Turret Arch, seen here through North Window, is one of three giant arches on the Windows trail. The North Window and South Window are arches known together as the Spectacles.
The park's arches consist of sandstone that contains iron oxide that give them that red coloring.
These arches, which together are known as the Double Arch, are two of more than 2,000 arches in the park.
Kait Thomas, an interpretative ranger at Arches National Park, stands in the Fiery Furnace below the Twin Arches.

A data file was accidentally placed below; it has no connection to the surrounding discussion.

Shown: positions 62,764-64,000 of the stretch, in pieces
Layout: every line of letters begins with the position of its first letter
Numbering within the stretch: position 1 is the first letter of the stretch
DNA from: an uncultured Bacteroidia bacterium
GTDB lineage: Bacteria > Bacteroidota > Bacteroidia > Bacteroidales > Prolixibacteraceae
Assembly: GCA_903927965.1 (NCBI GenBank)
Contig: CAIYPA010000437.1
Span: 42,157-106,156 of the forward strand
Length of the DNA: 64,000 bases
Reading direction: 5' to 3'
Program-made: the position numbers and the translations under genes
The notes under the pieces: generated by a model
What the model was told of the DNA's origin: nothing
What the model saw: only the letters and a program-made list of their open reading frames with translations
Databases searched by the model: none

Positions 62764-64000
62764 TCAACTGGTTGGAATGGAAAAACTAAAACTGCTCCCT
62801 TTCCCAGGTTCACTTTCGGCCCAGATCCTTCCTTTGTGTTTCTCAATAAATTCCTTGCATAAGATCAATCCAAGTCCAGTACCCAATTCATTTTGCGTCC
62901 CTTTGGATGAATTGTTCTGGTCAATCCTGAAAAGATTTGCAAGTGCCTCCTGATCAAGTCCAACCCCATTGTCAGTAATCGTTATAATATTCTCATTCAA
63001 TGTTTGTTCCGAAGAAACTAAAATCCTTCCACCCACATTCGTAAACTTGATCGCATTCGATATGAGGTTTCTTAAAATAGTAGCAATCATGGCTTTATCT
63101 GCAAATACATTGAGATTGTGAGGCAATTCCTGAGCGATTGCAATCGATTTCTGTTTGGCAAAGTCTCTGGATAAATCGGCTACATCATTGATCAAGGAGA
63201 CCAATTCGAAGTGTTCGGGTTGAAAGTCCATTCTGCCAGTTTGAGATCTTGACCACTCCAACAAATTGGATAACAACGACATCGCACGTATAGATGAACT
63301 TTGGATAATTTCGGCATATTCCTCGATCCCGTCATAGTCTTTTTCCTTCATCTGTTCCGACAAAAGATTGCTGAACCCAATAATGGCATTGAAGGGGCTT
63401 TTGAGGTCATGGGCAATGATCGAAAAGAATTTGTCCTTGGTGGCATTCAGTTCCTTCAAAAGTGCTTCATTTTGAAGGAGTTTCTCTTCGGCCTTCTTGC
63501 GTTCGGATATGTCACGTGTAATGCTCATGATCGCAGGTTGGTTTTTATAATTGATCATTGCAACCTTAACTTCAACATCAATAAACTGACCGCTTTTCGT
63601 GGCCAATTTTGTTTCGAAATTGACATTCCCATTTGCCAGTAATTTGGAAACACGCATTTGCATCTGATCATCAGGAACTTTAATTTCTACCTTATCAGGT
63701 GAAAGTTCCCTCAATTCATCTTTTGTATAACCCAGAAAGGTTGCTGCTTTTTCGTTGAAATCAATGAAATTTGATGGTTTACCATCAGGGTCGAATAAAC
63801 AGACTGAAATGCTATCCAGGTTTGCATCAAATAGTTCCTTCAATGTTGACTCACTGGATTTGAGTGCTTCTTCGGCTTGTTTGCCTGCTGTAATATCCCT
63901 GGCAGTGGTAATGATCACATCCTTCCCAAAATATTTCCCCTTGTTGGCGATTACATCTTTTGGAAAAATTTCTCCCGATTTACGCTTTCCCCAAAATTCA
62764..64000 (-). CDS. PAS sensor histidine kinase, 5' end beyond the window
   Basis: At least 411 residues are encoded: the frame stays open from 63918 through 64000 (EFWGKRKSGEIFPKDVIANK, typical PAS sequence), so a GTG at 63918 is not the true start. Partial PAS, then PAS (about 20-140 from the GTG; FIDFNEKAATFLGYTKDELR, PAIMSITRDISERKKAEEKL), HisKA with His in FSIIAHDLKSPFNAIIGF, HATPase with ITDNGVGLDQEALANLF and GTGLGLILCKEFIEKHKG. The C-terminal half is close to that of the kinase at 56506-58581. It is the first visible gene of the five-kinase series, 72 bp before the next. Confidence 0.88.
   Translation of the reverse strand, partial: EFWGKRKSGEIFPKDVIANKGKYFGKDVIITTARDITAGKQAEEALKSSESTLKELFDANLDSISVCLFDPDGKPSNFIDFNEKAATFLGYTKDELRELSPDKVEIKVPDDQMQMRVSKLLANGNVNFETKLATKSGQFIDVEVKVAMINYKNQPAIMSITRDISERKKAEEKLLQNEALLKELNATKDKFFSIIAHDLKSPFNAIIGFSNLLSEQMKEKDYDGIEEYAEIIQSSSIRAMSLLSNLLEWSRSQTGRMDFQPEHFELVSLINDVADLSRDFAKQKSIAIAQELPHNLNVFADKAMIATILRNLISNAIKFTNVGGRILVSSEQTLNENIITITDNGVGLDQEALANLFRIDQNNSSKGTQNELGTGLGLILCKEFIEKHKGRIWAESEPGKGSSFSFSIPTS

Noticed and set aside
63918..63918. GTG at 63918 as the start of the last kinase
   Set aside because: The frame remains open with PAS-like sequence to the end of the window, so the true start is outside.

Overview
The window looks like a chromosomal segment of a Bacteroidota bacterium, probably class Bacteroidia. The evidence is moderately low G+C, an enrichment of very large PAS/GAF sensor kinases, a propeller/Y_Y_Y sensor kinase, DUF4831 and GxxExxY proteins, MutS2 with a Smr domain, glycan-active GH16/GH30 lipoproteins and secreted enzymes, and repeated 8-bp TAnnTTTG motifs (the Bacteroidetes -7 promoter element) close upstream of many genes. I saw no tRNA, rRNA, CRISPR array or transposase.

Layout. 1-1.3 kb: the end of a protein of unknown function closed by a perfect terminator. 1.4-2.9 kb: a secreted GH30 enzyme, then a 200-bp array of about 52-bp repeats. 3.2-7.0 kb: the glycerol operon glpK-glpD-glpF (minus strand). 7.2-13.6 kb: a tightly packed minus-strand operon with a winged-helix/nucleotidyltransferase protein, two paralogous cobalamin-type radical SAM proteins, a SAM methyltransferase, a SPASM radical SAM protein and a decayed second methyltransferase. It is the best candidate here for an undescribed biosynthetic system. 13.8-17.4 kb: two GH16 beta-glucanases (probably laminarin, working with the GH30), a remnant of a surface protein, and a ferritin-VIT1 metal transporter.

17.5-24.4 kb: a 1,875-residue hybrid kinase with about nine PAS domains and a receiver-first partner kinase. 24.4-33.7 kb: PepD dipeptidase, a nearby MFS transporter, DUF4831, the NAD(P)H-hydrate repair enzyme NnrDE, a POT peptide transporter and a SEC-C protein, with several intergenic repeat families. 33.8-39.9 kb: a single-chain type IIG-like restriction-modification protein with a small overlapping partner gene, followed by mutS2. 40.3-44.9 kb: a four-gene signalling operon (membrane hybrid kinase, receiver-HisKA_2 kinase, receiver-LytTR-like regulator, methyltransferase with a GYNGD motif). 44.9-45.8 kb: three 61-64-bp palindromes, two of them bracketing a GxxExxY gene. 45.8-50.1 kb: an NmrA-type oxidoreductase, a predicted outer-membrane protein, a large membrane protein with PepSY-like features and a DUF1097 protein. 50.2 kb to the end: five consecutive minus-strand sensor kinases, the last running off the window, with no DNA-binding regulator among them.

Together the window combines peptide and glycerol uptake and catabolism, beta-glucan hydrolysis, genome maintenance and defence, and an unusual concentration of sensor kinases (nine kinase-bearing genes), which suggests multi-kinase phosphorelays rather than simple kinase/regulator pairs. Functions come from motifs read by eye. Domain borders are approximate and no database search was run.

Ephemeral Pools, seen here in front of Organ rock, fill with rainwater and are home to tiny ecosystems of plants and organisms.
The Wolfe Ranch trail contains ample rock art. Humans began migrating to Arches about 10,000 years ago.
Gopher snakes are nonvenomous. They are often mistaken for rattlesnakes because they have similar markings and can vibrate their tails.
The desert hairy scorpion grows to between 4-7 inches long and can live up to 20 years.
The collared lizard pursues prey by running on its hind legs. Its stride can be up to three times the length of its bodies.
The peregrine falcon uses a dive called a stoop to snatch smaller birds in mid-flight.
Sunset in the Salt Valley marks the beginning of the day for nocturnal wildlife living in Arches National Park.
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